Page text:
Dr. Fauci Just Said When We'll Return to Normal
The COVID-19 vaccine is here, with the first Americans receiving their initial injections on Monday. While the arrival of the vaccine marks a monumental moment in the battle against the highly infectious virus, responsible for the deaths of nearly 300,000 Americans, it certainly doesn't mean that the war is won. In fact, according to Dr. Anthony Fauci, the director of the National Institute of Allergy and Infectious Diseases, we still have a long way to go before we get back to normal. During an interview with MSNBC, the nation's leading infectious disease expert revealed exactly when that will be. Read on to hear the timeline, and to ensure your health and the health of others, don't miss these Sure Signs You've Already Had Coronavirus.
Dr. Fauci Said in the Fall, "We Can Start Approaching…Normality"
Dr. Fauci has long said a return to "normality" depends on how many Americans get the vaccine. "I had been saying by my calculation sometime by the end of the March, the beginning of April, that the normal healthy man and woman in the street who has no underlying conditions would likely get it [the vaccine]," Fauci revealed.
"At the end of the day, the real bottom line is when do you get the majority, the overwhelming majority of the population vaccinated so you can get that umbrella of herd immunity? And I believe if we're efficient about it and we convince people to get vaccinated, we can accomplish that by the end of the second quarter of 2021, namely by the end of the late spring, early summer," he continued.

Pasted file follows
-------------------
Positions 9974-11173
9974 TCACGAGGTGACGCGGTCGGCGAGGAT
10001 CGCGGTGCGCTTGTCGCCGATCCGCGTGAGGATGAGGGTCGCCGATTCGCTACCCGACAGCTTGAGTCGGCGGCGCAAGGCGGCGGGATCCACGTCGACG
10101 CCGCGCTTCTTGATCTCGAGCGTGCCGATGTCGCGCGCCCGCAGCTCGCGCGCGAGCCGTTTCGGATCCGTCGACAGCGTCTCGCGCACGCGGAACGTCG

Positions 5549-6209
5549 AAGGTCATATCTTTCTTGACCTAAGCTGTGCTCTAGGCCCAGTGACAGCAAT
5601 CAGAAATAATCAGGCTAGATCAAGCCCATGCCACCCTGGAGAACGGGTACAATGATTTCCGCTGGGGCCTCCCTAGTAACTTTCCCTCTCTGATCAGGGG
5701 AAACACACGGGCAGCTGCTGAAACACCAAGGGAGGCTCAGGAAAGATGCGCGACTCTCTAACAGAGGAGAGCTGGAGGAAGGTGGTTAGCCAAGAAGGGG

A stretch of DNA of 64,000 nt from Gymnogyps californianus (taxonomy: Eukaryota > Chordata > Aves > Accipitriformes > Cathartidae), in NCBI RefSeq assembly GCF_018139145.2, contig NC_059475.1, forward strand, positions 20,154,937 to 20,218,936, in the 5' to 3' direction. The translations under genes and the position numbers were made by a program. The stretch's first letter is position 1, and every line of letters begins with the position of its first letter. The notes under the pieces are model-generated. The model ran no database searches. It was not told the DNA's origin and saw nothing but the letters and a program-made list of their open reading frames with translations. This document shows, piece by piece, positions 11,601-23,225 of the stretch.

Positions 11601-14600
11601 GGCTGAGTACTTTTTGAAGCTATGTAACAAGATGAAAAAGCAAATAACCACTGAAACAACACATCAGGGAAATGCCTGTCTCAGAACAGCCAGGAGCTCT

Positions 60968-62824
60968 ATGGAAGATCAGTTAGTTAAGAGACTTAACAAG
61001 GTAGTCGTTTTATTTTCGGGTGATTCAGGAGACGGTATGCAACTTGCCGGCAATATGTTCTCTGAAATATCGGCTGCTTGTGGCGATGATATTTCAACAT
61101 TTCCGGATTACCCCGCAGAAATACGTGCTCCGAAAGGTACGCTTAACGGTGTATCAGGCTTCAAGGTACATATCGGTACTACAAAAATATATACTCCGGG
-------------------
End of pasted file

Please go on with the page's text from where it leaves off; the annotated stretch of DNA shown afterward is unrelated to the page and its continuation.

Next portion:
"I believe we can get there by then so that by the time we get into the fall, we can start approaching some degree of relief where the level of infection will be so low in society we can essentially approach some form of normality."
However, for life to really feel normal again — like when masks will no longer be a requirement and concerts and movie theaters will be completely safe — it is going to be quite a bit longer. "That may take several months into the second half and beyond 2021," he revealed.
How to Stay Safe—and Keep Others Safe—During the Pandemic
Until then, and possibly beyond, he recommends taking precautionary measures. "I've actually said this every day and written about it, that a vaccine right now is not a substitute for the normal standard public health measures of wearing a mask, keeping your distance, avoiding congregate, crowded sections, and particularly indoors. It's not a substitute. It compliments it."
"Only when you get the level of infection in society so low that it's no longer a public health threat can you then think about the possibility of pulling back on public health measures." So follow the fundamentals, no matter where you live—wear a face mask, social distance, avoid large crowds, don't go indoors with people you're not sheltering with (especially in bars), practice good hand hygiene and to protect your life and the lives of others, and don't visit any of these 35 Places You're Most Likely to Catch COVID.